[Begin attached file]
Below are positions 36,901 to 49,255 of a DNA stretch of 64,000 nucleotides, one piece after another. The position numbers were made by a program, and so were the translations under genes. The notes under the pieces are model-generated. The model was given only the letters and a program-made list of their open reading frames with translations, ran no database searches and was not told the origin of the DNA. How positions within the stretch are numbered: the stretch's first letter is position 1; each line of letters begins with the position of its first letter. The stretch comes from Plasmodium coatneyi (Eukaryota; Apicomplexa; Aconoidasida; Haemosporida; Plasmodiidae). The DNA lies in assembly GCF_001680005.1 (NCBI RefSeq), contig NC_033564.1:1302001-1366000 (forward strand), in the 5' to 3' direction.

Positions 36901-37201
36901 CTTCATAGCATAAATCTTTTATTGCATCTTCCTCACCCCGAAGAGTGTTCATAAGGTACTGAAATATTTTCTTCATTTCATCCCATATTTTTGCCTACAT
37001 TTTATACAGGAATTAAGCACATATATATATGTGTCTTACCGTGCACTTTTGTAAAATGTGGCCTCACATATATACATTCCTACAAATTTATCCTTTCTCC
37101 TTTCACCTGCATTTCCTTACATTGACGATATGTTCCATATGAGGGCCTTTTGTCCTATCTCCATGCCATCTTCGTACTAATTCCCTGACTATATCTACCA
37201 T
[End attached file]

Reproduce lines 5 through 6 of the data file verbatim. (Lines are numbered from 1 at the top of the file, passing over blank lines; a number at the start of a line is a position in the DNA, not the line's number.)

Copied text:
37101 TTTCACCTGCATTTCCTTACATTGACGATATGTTCCATATGAGGGCCTTTTGTCCTATCTCCATGCCATCTTCGTACTAATTCCCTGACTATATCTACCA
37201 T